Austria seeks allies for legal challenge to EU green investment rules
Austria said on Monday it was seeking to enlist other European Union countries to support its legal action against Brussels for labelling investment in gas and nuclear power as "green".
Vienna on Friday filed a legal challenge against the EU's inclusion of the energy sources on a list of climate-friendly investments, which exposed deep rifts between countries over which energy sources to use to meet climate change goals.
Luxembourg confirmed on Monday it would join Austria's action. Austrian Environment Minister Leonore Gewessler said others may follow, without naming the countries.
"I find it irresponsible and unreasonable," Gewessler said of the EU's decision.
An EU official said Austria was undertaking "diplomatic outreach" to potentially interested countries.
Austria, Germany, Luxembourg, Portugal and Denmark jointly called for nuclear to be excluded from the rules last November when the EU was still drafting them. Ireland and Spain had also warned Brussels against labelling investments in gas as "green".
A German environment ministry spokesperson said the country would not join the legal action, but added that "it is good that the objections to the taxonomy regulation will now be reviewed by the courts."
The EU's so-called taxonomy is a rulebook defining which investments can be labelled climate friendly, designed to guide investors towards green projects that will help achieve the bloc's emissions-cutting targets.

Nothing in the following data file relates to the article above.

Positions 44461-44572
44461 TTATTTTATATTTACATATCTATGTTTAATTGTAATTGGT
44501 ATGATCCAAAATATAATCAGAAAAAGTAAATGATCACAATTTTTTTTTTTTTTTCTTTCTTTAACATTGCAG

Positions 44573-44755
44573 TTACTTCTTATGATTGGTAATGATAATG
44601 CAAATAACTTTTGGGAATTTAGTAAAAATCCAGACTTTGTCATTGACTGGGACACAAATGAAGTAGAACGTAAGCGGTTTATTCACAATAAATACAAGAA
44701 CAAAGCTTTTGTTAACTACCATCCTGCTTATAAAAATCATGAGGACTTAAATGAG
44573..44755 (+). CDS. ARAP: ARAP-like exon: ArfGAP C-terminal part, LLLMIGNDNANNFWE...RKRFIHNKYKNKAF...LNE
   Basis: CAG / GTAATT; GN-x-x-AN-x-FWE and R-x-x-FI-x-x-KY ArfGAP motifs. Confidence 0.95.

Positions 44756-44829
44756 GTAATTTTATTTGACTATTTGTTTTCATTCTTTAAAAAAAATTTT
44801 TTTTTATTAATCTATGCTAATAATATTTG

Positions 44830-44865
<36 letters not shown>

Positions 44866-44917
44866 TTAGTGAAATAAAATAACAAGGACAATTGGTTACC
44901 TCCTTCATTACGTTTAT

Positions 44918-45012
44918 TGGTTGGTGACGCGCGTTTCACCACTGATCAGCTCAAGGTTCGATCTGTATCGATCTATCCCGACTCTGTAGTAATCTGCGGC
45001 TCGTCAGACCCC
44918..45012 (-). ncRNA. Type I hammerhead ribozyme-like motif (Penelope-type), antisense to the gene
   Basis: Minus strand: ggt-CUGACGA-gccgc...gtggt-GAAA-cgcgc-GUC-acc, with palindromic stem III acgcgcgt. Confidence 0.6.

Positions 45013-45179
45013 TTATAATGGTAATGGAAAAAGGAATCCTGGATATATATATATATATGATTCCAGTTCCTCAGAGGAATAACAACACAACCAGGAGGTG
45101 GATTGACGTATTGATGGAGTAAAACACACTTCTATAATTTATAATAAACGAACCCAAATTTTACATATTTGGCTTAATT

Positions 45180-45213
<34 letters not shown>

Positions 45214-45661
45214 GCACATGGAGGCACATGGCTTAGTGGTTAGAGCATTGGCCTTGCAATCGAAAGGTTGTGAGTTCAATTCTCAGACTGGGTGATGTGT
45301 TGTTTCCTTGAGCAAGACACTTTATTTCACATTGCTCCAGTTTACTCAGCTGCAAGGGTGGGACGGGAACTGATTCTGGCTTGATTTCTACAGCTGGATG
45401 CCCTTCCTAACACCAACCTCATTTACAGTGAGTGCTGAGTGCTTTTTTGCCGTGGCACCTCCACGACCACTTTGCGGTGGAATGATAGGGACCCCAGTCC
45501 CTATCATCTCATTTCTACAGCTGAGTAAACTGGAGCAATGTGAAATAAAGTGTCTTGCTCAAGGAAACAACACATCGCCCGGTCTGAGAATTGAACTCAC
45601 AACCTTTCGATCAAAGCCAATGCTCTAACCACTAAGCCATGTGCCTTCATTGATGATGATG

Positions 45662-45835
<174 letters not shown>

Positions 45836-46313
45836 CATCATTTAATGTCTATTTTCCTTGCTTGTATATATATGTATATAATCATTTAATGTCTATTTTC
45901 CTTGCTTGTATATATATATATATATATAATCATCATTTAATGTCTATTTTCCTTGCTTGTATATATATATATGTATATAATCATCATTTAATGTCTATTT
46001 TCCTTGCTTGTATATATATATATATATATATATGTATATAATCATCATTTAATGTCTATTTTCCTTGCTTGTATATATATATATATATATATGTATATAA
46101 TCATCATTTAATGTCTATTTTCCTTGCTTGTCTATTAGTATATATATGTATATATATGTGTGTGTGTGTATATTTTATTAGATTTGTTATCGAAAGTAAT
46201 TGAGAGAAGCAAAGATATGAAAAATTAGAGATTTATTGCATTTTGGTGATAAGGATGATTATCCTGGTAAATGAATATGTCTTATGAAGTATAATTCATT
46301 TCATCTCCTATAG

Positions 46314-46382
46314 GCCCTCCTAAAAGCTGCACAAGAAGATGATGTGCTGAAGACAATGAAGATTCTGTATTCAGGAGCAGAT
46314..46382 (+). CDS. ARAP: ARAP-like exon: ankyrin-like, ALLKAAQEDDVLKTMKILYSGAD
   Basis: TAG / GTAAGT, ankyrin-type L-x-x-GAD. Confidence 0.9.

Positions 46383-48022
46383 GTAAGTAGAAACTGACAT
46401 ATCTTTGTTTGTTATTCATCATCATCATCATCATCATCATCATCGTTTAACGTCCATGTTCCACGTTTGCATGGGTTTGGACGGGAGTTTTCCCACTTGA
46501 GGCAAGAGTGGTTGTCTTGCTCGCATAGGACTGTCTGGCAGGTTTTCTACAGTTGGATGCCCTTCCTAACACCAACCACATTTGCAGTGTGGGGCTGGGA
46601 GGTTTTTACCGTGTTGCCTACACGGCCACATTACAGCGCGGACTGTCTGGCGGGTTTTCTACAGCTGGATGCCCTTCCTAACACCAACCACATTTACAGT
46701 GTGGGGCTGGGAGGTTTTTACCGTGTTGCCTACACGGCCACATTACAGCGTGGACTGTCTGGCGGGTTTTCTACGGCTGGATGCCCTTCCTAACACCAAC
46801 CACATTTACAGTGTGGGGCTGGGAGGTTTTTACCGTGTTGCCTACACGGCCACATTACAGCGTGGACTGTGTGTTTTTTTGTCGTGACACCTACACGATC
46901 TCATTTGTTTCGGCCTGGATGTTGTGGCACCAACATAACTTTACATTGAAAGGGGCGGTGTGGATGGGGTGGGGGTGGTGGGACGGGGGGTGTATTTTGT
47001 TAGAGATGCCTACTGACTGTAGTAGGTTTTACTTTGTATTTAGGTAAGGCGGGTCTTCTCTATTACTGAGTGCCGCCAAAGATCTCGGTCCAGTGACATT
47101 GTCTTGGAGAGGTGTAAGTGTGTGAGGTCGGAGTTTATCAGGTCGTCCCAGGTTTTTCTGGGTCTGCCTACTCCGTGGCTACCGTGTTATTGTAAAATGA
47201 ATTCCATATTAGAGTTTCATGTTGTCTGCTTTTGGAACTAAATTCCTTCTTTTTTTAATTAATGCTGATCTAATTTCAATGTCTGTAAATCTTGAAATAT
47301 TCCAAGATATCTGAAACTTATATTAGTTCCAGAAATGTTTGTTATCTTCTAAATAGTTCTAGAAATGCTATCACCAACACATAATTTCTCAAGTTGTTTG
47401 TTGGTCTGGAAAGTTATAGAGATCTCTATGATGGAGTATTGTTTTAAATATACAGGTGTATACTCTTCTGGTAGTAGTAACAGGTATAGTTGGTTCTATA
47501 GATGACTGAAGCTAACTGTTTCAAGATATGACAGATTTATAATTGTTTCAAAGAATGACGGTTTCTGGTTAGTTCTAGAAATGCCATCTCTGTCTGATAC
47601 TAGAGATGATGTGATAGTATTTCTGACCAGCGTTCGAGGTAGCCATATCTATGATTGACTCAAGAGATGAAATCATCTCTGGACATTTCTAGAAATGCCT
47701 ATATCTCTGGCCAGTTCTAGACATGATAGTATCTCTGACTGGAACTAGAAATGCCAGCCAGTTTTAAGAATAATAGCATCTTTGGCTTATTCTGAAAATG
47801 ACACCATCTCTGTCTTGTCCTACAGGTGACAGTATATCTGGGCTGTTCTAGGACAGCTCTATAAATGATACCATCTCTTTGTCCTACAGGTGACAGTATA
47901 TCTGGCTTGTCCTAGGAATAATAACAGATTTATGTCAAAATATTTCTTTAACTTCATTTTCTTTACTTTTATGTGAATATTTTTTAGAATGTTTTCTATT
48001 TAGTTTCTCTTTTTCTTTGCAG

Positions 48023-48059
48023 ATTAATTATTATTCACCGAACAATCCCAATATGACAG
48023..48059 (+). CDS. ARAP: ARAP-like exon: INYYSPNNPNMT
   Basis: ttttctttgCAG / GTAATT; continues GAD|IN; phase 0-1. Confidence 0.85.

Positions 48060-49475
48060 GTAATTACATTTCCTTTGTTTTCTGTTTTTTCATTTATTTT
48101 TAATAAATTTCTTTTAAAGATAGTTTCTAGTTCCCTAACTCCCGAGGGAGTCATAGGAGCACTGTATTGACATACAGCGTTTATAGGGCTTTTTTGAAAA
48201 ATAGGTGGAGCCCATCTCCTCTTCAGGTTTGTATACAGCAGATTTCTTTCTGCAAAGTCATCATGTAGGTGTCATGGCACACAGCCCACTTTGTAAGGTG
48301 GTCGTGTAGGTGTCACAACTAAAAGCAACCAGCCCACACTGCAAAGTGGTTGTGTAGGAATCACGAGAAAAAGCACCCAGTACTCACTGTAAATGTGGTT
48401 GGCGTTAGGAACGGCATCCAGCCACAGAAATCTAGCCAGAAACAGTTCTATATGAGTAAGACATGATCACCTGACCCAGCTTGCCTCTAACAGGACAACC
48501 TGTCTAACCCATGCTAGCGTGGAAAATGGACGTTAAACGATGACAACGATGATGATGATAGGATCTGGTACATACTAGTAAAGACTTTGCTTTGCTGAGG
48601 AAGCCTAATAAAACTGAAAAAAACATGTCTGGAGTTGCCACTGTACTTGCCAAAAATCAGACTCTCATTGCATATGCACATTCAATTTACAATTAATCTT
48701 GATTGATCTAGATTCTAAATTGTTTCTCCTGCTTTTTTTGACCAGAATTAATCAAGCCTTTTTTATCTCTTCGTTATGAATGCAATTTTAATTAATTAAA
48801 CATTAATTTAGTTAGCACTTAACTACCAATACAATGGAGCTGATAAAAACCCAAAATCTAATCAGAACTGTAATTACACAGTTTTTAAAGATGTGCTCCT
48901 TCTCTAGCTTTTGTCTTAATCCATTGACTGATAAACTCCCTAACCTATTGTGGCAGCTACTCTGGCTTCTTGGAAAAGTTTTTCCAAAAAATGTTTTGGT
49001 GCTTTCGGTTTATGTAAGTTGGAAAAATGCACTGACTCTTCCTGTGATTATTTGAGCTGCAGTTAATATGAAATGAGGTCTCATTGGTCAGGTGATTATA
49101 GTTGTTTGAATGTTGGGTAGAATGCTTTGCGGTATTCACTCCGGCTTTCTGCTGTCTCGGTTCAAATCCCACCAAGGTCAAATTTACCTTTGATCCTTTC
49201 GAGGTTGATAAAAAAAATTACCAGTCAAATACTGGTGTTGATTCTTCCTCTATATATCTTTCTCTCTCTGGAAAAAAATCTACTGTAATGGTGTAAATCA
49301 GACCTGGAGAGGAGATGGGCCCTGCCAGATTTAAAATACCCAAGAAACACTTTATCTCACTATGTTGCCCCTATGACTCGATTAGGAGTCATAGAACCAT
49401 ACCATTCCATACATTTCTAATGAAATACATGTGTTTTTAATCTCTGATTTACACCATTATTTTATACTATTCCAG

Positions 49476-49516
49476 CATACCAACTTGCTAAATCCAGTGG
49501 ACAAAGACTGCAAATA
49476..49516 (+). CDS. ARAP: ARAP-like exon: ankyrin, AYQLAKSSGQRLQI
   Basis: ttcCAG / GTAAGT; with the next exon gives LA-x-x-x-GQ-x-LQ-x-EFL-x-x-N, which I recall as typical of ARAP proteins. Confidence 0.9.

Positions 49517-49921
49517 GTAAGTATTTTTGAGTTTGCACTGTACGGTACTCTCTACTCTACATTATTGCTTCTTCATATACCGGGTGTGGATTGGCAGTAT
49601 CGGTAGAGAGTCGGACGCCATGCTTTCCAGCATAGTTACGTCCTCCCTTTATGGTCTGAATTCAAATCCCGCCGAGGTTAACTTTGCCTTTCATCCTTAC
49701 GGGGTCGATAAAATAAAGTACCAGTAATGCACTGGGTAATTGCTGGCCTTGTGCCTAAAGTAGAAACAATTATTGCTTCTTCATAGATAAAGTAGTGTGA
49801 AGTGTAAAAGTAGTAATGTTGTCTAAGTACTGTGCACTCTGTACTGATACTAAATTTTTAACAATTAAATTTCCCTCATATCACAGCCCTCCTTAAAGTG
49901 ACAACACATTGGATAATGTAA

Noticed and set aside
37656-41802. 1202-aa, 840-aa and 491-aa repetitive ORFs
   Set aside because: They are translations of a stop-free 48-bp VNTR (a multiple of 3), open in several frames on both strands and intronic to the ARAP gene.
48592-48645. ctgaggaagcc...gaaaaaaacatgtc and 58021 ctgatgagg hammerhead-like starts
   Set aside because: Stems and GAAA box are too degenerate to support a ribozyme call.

A European Commission spokesperson said it had taken note of the action but would not comment on the substance of the case.
"The EU's taxonomy is to a very large extent focused on renewable energies. Renewables will continue to be the focus for green investors and the creation of green financial products," the spokesperson said, adding that gas and nuclear investments must meet "strict conditions" to be included.
Austria's legal action, submitted to the EU's general court, makes 16 arguments for why Brussels should annul the rules - including that nuclear energy cannot meet a requirement to "do no significant harm" to the environment because of concerns about radioactive waste.
Austrians widely oppose nuclear power and the country has never had an atomic plant.
Gewessler said it was "misleading" to label gas, a fossil fuel, as a green energy investment.
The European Commission proposed the law in February, after more than a year of intense lobbying. Some central and eastern EU countries had argued gas investments should be inventivised to help them quit more carbon-intensive coal, while states including France see low-carbon nuclear energy as key to cutting greenhouse gas emissions.
Environmental campaigners including Greenpeace launched separate legal challenges last month against the rules, which they said violated the EU's own climate laws.